Those who want a musical like any other musical will not find it in The Umbrellas of Cherbourg. Those who find the idea of having every line in the film entirely sung grating, Jacques Demy knew it would turn you off too. With The Umbrellas of Cherbourg, Jacques Demy already knew what audiences are set to expect when they hear the label of “musical” being used to describe a film but he turns around desires into a greater melancholy. In the nature of the French New Wave, The Umbrellas of Cherbourg goes ahead to carry more of their experimental traits and now we have one that takes the approach to the Hollywood musical. Then it becomes clear why The Umbrellas of Cherbourg works as wonderfully: it isn’t a musical anymore.
Guy and Geneviève are lovers. The 17-year-old Geneviève sells umbrellas for a living together with her mother, Madame Emery, and Guy is a handsome young mechanic. The pair plan to get married. Guy is drafted and now must fight in the Algerian war, but the pair pledge that their love will go undying. The first thing one would notice about this story is that it’s a fairly ordinary tragedy, but Jacques Demy’s handling of melodrama, at least through expression of emotion, is superb – for it always feels present within backgrounds and the film’s own selling point. It’s a musical that merely doesn’t feel like one, rather instead because of the fact every last line of dialogue is sung, gives it the feeling of watching an opera on the stage. But the way Jacques Demy chooses to tell this story ultimately makes it the only way, and the results are absolutely beautiful.
Having the film’s most simple dialogue all sung makes The Umbrellas of Cherbourg not so much a musical but perhaps a more disoriented take on the typical classic Hollywood musical, given as many of the most famous examples would give a tone of happiness through their numbers (look at Singin’ in the Rain for instance). But for people who think they know what they’re in for because of the fact it’s all sung, Jacques Demy had something else in mind as I can only imagine he deliberately would have wanted people turned off from this aspect alone. We have musicals like Robert Wise and Jerome Robbins’s West Side Story which allow their numbers to set a certain tone for its own tragedy, but a different experiment comes into play under Jacques Demy’s eyes because unlike those numbers in West Side Story, there is nothing to remind the viewers of happiness within its own world.
This consistent feeling of sadness could only have gone down another pathway, but the expressions felt from Catherine Deneuve or Nino Castelnuovo’s singing as they reassure their love for one another, but it feels like the perfect mirror for their thoughts to flow, adding more to the authenticity of the emotions running all throughout. Yet there was another layer of psyche present because of the fact that everything was all sung, because it adds more to the dreamlike feeling that The Umbrellas of Cherbourg presents almost like it knows everything will be going okay. When watching Catherine within the film’s entire second act, that’s where the singing only becomes even more helpful to the film’s narrative. In Guy’s absence, she still wishes to retain her own love because of her pregnancy in spite of his absence. From here onward, it only falls into an area of greater melancholy as the lovers within their distance turn into shadows of their past selves before it comes to haunt them – resulting into a climax so unexpected for the musical, for it retains what forms the great impact it leaves behind.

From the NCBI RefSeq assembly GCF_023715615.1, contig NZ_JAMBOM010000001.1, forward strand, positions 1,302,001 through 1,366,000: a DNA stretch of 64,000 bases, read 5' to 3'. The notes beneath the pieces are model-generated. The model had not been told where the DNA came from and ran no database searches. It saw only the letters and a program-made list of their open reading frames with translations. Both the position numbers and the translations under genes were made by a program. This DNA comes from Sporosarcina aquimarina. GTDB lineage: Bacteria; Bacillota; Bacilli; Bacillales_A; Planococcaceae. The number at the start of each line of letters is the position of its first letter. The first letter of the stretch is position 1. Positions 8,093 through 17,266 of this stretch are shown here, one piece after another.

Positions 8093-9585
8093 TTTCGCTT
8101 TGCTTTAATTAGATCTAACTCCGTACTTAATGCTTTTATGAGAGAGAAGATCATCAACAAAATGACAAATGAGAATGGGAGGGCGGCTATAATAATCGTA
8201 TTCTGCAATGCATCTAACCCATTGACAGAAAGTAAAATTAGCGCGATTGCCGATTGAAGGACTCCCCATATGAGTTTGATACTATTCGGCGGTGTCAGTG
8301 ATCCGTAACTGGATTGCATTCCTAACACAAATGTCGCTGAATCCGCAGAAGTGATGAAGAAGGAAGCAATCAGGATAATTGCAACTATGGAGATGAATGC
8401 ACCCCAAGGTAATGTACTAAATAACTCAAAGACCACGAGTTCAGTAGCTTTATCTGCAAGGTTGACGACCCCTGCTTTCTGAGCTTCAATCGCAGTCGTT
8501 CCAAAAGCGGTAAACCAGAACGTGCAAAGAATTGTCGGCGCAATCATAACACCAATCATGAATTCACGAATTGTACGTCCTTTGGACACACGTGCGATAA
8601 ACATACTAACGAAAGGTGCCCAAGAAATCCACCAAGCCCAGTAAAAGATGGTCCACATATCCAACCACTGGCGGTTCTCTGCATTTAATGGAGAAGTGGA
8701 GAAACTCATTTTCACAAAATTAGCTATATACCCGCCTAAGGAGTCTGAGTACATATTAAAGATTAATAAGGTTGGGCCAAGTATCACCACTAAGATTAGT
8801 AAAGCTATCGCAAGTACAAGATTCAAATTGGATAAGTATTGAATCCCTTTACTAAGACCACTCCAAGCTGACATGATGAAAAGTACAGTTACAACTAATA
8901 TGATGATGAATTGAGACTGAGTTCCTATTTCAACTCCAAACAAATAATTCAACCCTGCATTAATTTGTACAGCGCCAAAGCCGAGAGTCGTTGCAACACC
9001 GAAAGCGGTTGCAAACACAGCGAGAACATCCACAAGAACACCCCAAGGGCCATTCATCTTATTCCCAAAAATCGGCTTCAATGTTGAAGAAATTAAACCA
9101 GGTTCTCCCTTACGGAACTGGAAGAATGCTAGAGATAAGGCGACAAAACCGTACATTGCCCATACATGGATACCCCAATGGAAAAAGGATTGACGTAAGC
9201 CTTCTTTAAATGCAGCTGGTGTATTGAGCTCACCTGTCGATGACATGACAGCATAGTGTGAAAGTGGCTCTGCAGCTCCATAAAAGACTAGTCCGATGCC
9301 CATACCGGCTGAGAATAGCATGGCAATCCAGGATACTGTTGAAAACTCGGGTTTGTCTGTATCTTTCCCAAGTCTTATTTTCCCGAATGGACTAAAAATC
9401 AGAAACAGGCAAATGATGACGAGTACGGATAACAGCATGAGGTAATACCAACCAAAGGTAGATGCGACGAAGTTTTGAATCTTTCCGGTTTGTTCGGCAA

In a sense that The Umbrellas of Cherbourg is a film about trying to keep a promise to that point everything has become almost like a dream, Jacques Demy turns what would be expected around on itself by showing a tragic reality on the inside. From the colourful backgrounds or the all-sung dialogue it plays as a perfect representation of the optimism that one wishes to keep from a dream, but through this narrative choice it only finds a greater sense of expression within itself for it captures all these different emotions as they come into one, forming an overwhelming experience within itself. From a technical viewpoint it is already impressive just to think about how it all adds up to what would be a rich experience in reflecting the delicacy of the human condition as it moves on, because Demy’s direction marries itself together with Michel Legrand’s score in order to bring aboard the best sort of subversion, reveling inside favoured tendencies that make a genre so distinctive and suddenly bringing out a conclusion that doesn’t go within a sentimental path, rather an ending that only feels genuine in the best sense.
It would be unfair to categorize The Umbrellas of Cherbourg as an ordinary musical because it doesn’t abide by what would normally be expected of the genre. The all-singing narrative together with the colourful backgrounds could have been overly cutesy or quirky for its own sake. The best part about watching The Umbrellas of Cherbourg is that it is far from that, but rather instead an adult insight on the psychology running behind relationships as dreams of happiness only fill the mind. The Umbrellas of Cherbourg feels so much like a dream just as it is indeed a film about them, only to have found a waking point that comes out of nowhere. For people who already knew that the all-singing aspect could have turned them off in an instant, maybe that’s a part of what makes The Umbrellas of Cherbourg work beautifully, because this singing only feels like a reflection of truth. And maybe a clear fact of the matter is, it hurts far too much to comprehend. So ultimately, it is these dreams that we resort to.
Watch the trailer right here.
All images via Janus Films.
Directed by Jacques Demy
Screenplay by Jacques Demy
Produced by Mag Bodard
Starring Catherine Deneuve, Nino Castelnuovo
Release Year: 1964
Running Time: 91 minutes